sudo nano video_looper.ini
Scroll down in the file and find the section where it says:
file_reader = usb_drive
#file_reader = directory
Since we are not going to use USB, comment the first line and uncomment the second line, so it becomes like this:
#file_reader = usb_drive
file_reader = directory
Then we are going to disable the information that’s displayed before videos are played. Find these lines :
osd = true
#osd = false
Then disable osd (on screen display) so it will look like this:
#osd = true
osd = false
We now need to provide Video Looper with the path of the folder where videos will be stored for playback. Find this line and add the path to the ‘Videos’ folder so it looks like this:
# The path to search for movies when using the directory file reader.
path = /home/pi/Videos/
Now we have to copy our spooky videos to the ‘Videos’ directory. It can play a few video formats including .mp4 and I heavily recommend using mp4 format. Just copy the desired video files to the Videos directory of the Pi. You can either plug in a USB drive with videos on it and copy them to the Videos directory or use the ‘rsync’ command on Linux and macOS systems to copy files from the local machine to the Pi over wireless.
I use the rsync command as it’s much easier. I saved the mp4 files that I wanted to copy to the Pi in the ‘movies’ folder inside theHome directory of my Fedora system. The following command copied all mp4 files inside the movies folder of my local machine to the Videos directory of the Pi.
If you want, you can reboot your Pi to check if the videos are playing automatically.
Add a shutdown button to the Pi
We need to make one final adjustment to our project before we install our system outdoors for the show. Raspberry Pi doesn’t come with any physical button that allows us to easily shut it down properly. Since we will be installing our projector set-up outside I wanted anyone in my family to be able turn it on and off. You can’t just unplug the power cable from the Pi as it will corrupt the sd card. We are going to use a simple script written by Inderpreet Singh to add a shutdown button to our Pi.
First we need to configure a GPIO pin of Raspberry Pi that can be used to trigger the shutdown command. SSH into your Pi and create a folder called ‘Scripts:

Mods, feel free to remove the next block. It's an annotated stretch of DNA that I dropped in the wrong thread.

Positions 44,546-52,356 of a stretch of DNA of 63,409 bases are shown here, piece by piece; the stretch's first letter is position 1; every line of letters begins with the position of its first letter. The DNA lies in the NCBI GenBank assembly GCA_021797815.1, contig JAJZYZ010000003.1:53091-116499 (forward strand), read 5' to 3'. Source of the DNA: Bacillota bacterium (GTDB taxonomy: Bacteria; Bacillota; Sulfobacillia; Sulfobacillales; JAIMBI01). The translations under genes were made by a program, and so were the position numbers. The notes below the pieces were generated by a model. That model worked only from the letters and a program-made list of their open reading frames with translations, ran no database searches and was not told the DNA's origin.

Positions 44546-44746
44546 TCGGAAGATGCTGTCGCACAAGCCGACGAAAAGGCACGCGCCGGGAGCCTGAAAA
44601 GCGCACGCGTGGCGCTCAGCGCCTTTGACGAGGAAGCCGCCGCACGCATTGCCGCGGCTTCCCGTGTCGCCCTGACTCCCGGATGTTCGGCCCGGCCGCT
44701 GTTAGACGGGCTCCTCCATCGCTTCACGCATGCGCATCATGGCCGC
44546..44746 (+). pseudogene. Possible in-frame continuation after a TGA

Now cd to this folder:
Then create a file with nano editor:
Copy the following code into that file
# Simple script for shutting down the raspberry Pi at the press of a button.
# by Inderpreet Singh
import RPi.GPIO as GPIO
# Use the Broadcom SOC Pin numbers
# Setup the Pin with Internal pullups enabled and PIN in reading mode.
Save and close the file. (In nano you use Ctrl+x and then type y to save the file.)
Here we are using the GPIO pin #21 as it’s next to the ground pin and I don’t use this pin in my other projects, including the Spooky Halloween music and light show. Now we need to set this script to run as root:
sudo python stop_pi.py
Use two jumper cables and plug into the pin #21 and GND. Then connect these wires to a push button.
Now you can try to push the button to verify that the system will shut down. If it works, reboot the system and log into the system via ssh again as we still have some work to do. First of all we need to make sure that the script runs at system boot.
Edit the ‘rc.local file to add the command that starts our shutdown python script, ‘sudo python /home/pi/Scripts/stop_pi.py &’.
sudo nano /etc/rc.local
Now add the command for stop script before the ‘exit 0’ line, so it will look like this:
# Print the IP address
_IP=$(hostname -I) || true
if [ "$_IP" ]; then
printf "My IP address is %sn" "$_IP"
sudo python /home/pi/Scripts/stop_pi.py &
That’s all. Our setup is fully automated. Now plug in the projector to the HDMI port of the Pi, connect a speaker and install your setup where you want the projection to happen.
Enjoy your freaky Halloween show and good luck scaring your neighbors.